Thames Water sewage fine a ‘drop in the ocean’ says campaigners

'To them, fines are just the cost of doing business'

water pollution

Campaigners have said the fine issued to Thames Water after the company’s serious sewage spill is just a ‘drop in the ocean’, citing that fines are just the ‘cost of doing business’ for private companies.

Thames Water were fined £3.3 million following a ‘significant and lengthy’ releases of sewage into the Gatwick Stream and River Mole.

Over 1,400 fish were killed after millions of litres of undiluted sewage were discharged into the two rivers in Sussex and Surrey in 2017.

During the hearing, the judge believed that Thames Water had demonstrated a ‘deliberate attempt’ to mislead the Environment Agency, by denying responsibility in a report to the regulator and omitting water readings.

We Own It, a public ownership campaign organisation, said the fine was a ‘drop in the ocean’, referring the fact that last year the company paid out over £37 million in ‘internal’ dividends.

The campaign group commented how, to the water companies, ‘fines are just the cost of doing business’. The group have led calls for the water industry to be brought into public ownership as the only way to put people and the planet before profit.

Last year England’s beaches faced 8,500 hours of sewage dumping and the campaign organisation has argued that regulation and fines won’t solve the sewage crisis.

The Environment Agency has had its funding cut by 50% over the last decade, making it difficult to hold water companies to account. Whilst We Own It said fines are too small to have any impact and the companies are set to prioritise making profits for shareholders meaning they’re incentive is to invest as little as possible in infrastructure.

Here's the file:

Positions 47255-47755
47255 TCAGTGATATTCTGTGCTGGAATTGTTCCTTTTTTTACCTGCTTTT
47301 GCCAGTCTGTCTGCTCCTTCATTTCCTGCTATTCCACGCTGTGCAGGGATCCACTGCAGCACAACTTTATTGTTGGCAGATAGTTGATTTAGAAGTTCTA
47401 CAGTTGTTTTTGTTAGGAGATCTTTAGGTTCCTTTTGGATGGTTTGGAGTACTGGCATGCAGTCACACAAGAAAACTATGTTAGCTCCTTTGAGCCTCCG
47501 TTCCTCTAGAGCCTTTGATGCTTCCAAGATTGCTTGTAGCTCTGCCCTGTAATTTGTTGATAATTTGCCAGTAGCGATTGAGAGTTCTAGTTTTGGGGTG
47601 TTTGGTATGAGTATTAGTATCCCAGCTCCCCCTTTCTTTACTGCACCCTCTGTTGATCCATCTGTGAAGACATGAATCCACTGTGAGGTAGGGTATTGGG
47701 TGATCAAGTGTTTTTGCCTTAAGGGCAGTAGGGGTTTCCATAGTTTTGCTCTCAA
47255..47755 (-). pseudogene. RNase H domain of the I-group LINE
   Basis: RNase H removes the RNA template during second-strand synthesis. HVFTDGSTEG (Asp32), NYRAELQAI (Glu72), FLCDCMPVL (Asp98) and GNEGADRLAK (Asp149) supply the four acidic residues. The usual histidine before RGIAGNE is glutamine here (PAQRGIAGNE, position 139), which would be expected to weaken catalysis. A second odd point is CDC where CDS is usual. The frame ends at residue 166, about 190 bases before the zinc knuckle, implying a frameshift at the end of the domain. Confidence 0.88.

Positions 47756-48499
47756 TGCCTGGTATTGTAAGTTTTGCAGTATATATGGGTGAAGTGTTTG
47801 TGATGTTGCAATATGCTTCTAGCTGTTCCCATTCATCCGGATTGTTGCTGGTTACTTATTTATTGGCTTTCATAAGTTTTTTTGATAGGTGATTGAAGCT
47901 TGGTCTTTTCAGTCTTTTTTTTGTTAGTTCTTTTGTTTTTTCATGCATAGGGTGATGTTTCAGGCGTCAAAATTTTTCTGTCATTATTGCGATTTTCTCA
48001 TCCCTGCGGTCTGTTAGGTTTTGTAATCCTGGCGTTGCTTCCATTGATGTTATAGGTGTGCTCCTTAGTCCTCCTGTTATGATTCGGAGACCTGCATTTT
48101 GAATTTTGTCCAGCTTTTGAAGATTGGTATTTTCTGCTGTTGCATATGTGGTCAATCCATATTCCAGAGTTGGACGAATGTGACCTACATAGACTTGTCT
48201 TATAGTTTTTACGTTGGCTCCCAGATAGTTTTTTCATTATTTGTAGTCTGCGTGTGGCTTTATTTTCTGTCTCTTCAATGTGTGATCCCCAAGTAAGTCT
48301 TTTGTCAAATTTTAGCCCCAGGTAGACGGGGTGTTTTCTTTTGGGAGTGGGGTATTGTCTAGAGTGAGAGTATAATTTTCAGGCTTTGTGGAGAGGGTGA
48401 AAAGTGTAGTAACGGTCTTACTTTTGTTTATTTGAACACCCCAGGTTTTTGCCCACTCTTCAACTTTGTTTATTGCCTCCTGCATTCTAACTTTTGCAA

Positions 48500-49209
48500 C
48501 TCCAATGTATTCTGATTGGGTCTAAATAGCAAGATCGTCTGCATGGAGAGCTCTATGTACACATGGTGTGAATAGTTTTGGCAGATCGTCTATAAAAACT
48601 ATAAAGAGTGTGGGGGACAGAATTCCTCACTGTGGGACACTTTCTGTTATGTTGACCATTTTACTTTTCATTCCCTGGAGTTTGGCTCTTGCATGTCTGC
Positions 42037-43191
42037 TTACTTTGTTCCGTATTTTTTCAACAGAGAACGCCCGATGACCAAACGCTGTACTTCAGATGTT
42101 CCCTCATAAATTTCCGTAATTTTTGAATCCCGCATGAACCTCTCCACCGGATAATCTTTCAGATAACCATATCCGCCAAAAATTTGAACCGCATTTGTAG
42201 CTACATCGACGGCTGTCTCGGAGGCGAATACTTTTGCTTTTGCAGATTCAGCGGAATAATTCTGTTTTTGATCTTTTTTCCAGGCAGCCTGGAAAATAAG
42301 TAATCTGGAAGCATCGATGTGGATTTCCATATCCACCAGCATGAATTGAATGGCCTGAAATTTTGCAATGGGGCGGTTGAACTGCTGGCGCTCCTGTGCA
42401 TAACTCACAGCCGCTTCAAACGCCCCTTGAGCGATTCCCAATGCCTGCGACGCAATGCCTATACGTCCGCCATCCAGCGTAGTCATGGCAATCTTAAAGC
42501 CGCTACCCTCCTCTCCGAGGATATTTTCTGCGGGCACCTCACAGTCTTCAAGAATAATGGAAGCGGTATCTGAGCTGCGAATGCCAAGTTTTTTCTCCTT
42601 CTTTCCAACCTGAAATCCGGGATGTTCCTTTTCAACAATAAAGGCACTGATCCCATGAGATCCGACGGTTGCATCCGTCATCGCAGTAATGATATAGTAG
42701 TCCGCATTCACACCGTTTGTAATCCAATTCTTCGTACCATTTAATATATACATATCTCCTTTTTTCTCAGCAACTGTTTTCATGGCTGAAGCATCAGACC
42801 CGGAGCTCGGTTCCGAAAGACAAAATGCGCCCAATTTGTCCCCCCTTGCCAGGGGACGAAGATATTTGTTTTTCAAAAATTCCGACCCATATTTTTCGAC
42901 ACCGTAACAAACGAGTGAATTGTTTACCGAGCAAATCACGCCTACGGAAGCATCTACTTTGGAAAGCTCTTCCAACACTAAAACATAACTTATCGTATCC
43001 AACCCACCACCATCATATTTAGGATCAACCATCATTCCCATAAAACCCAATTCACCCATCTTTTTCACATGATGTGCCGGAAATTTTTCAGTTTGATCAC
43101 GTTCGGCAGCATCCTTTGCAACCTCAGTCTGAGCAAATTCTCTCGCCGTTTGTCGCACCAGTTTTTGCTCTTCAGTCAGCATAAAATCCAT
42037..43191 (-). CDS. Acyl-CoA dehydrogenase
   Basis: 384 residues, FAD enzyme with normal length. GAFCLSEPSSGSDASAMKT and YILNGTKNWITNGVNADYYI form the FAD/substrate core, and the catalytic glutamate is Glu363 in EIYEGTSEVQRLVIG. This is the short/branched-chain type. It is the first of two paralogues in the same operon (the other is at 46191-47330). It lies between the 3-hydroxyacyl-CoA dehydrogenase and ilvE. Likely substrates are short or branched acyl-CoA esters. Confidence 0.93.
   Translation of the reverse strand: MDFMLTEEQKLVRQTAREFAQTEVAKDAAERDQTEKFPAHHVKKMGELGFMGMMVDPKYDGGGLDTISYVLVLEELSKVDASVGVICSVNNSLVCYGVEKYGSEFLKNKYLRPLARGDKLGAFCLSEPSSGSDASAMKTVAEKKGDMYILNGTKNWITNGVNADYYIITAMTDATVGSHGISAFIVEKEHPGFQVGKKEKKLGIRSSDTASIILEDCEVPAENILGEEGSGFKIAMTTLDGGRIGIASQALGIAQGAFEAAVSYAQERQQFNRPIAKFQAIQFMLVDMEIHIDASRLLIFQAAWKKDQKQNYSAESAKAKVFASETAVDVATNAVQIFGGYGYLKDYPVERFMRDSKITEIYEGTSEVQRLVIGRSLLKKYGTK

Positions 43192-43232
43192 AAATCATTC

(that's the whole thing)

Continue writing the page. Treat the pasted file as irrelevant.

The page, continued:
Reacting to the fine, Surfers Against Sewage said the company “must be held accountable for their financial mismanagement, and lack of care for the environment and people. We need urgent action to end sewage pollution.”

The Labour Party said the fine was ‘significant’ and ‘highlights the seriousness of the offence’, but questioned the length of time taken for it to be delivered.

In their statement, Labour said: “This is a significant fine for Thames Water which highlights the seriousness of the offence.

“But it shouldn’t have taken 5 years to get to this point, which is why Labour’s plan for water would deliver automatic fines for sewage discharges.”  

The court was told by the persecutor how the Thames Water sewage spill was an ‘accident waiting to happen’, whilst the defendant for Thames Water claimed there was a ‘faulty switch’ and that ‘it shouldn’t have happened and Thames deeply regrets the event’.

Calls to bring Thames Water into public ownership have intensified as the utility company struggles under a £14 billion pile of debt it has racked up, whilst having paid out £2.7 billion in dividends.

Southern Water holds the record for highest fine received from a water company after being forced to pay £90 million for deliberately dumping billions of litres of raw sewage into the sea between 2010 and 2015.

The offence was said to be due to ‘negligence’ and ‘committed deliberately’ by Southern Water’s board of directors.

Hannah Davenport is trade union reporter at Left Foot Forward

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